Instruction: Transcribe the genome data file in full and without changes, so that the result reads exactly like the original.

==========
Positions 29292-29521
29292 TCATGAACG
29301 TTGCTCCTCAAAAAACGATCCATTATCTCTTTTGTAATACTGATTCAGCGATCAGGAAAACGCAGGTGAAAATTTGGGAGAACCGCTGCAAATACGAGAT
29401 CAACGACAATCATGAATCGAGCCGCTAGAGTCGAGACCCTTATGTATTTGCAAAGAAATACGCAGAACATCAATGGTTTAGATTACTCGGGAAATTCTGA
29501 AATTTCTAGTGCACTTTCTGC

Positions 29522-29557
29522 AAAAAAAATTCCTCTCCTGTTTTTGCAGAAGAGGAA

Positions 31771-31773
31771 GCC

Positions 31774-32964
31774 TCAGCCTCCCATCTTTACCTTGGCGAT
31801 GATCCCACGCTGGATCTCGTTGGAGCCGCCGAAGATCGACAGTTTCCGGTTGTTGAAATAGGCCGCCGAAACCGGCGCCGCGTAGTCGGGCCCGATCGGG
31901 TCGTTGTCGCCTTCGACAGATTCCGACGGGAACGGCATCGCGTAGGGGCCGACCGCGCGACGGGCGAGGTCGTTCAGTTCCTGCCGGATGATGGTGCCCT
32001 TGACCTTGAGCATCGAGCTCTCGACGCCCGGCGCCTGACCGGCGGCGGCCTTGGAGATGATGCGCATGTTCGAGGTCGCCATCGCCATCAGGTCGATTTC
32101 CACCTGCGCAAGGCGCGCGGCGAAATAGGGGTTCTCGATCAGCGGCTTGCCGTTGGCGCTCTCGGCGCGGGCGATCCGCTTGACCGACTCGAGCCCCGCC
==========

Positions 29292-29521
29292 TCATGAACG
29301 TTGCTCCTCAAAAAACGATCCATTATCTCTTTTGTAATACTGATTCAGCGATCAGGAAAACGCAGGTGAAAATTTGGGAGAACCGCTGCAAATACGAGAT
29401 CAACGACAATCATGAATCGAGCCGCTAGAGTCGAGACCCTTATGTATTTGCAAAGAAATACGCAGAACATCAATGGTTTAGATTACTCGGGAAATTCTGA
29501 AATTTCTAGTGCACTTTCTGC

Positions 29522-29557
29522 AAAAAAAATTCCTCTCCTGTTTTTGCAGAAGAGGAA

Positions 31771-31773
31771 GCC

Positions 31774-32964
31774 TCAGCCTCCCATCTTTACCTTGGCGAT
31801 GATCCCACGCTGGATCTCGTTGGAGCCGCCGAAGATCGACAGTTTCCGGTTGTTGAAATAGGCCGCCGAAACCGGCGCCGCGTAGTCGGGCCCGATCGGG
31901 TCGTTGTCGCCTTCGACAGATTCCGACGGGAACGGCATCGCGTAGGGGCCGACCGCGCGACGGGCGAGGTCGTTCAGTTCCTGCCGGATGATGGTGCCCT
32001 TGACCTTGAGCATCGAGCTCTCGACGCCCGGCGCCTGACCGGCGGCGGCCTTGGAGATGATGCGCATGTTCGAGGTCGCCATCGCCATCAGGTCGATTTC
32101 CACCTGCGCAAGGCGCGCGGCGAAATAGGGGTTCTCGATCAGCGGCTTGCCGTTGGCGCTCTCGGCGCGGGCGATCCGCTTGACCGACTCGAGCCCCGCC